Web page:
For example, in a comment on a 2014 blog post made by a user called “Andrew Sabisky”, it was suggested that compulsory contraception could eliminate a “permanent underclass”. It read: “One way to get around the problems of unplanned pregnancies creating a permanent underclass would be to legally enforce universal uptake of long-term contraception at the onset of puberty.”

Having used internet history to make Sabisksy history, the media moved on to savaging Dominic Cummings, a key advisor to the PM who had hired Sabisky . A blog post from 2014 contained ideas which were described as eugenic. He suggested that the UK’s National Health Service IVF service should offer human eggs sorted by IQ to make a level playing field for rich and poor parents who want babies with a high IQ.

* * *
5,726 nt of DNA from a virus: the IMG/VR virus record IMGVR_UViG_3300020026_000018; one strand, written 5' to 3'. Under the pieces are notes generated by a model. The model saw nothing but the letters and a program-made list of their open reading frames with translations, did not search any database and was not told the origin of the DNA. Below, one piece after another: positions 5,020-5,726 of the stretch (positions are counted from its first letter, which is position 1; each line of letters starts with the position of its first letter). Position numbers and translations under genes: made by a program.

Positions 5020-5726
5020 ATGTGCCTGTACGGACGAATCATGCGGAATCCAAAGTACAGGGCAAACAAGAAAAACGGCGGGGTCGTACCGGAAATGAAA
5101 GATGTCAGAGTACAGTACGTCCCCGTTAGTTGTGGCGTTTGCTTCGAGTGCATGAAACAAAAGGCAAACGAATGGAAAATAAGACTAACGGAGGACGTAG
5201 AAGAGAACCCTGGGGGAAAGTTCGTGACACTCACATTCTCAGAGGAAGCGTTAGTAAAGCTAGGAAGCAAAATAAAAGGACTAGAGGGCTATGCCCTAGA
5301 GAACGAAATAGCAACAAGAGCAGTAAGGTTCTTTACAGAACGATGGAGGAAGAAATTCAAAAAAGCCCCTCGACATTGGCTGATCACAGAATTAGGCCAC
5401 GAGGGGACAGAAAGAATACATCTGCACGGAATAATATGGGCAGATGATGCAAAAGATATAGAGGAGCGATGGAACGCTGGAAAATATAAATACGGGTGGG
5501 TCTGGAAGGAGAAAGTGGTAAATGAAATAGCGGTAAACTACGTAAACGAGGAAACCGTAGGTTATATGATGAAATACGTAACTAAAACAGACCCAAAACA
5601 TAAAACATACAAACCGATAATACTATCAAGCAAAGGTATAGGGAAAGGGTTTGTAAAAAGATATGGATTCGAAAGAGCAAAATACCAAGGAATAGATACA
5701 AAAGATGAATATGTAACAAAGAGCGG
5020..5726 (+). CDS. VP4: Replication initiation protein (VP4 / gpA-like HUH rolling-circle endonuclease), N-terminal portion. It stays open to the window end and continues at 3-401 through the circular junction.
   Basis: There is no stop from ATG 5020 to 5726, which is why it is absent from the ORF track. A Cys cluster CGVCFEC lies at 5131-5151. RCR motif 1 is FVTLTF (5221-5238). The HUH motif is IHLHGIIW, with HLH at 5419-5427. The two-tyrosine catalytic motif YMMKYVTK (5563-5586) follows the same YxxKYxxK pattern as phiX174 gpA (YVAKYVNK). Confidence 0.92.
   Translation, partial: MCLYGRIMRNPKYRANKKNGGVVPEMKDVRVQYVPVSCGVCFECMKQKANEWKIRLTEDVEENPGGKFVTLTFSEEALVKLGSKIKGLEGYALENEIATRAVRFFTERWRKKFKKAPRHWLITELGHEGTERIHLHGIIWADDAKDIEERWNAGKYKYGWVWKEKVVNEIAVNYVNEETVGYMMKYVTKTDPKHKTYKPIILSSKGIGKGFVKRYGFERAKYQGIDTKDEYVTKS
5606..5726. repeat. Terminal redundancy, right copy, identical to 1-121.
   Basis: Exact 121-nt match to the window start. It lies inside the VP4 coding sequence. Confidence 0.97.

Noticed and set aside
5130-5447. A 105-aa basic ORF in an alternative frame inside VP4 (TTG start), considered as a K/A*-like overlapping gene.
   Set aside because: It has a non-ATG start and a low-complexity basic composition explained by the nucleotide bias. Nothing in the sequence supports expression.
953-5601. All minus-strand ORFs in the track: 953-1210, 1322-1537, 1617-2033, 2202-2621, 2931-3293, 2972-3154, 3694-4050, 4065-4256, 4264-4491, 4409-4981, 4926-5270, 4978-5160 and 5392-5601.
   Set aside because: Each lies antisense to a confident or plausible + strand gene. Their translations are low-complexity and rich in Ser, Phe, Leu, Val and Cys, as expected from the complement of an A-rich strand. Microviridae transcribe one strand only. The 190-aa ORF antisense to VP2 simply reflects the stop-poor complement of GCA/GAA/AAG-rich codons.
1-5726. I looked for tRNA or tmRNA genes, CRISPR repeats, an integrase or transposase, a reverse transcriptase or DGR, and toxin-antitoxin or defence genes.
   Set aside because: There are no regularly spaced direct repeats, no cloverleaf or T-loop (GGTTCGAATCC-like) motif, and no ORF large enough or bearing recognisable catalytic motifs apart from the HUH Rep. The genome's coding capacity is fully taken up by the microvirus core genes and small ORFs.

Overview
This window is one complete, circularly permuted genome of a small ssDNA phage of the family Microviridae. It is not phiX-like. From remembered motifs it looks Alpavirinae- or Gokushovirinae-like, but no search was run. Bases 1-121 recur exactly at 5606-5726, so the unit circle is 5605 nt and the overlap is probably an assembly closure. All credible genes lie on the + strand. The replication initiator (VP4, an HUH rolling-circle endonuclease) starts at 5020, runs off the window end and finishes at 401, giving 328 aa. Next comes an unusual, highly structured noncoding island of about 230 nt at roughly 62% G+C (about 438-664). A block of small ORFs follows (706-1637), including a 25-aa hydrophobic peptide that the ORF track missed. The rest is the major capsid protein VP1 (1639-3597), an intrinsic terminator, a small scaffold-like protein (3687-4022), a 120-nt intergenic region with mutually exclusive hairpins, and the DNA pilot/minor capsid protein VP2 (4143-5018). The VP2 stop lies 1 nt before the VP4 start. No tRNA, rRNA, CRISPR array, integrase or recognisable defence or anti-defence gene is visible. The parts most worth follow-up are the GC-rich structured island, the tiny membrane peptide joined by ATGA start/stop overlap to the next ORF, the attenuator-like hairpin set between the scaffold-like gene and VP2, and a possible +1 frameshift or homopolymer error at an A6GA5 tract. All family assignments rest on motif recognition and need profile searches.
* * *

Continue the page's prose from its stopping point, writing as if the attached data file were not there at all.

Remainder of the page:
Prof Richard Ashcroft, a medical ethicist at City University, told The Guardian that this was nonsense: “This idea that we can use biological selection to improve individuals and society, and that the state through the NHS, should facilitate this, really is pure eugenics.”

The fracas demonstrates the schizophrenic attitude of the public towards eugenics. On the one hand, the word “eugenics” evokes racism and Nazism. It is this sense which has been weaponized to undermine the new PM. On the other hand, parents who want perfect children are encouraged to eliminate “defective” embryos. The media happily provides a platform for bioethics to promote such ideas. Another Oxford professor, Julian Savulescu has often explained why he supports eugenics:

“We practise eugenics when we screen for Down’s syndrome, and other chromosomal or genetic abnormalities. The reason we don’t define that sort of thing as ‘eugenics’, as the Nazis did, is because it’s based on choice. It’s about enhancing people’s freedom rather than reducing it.”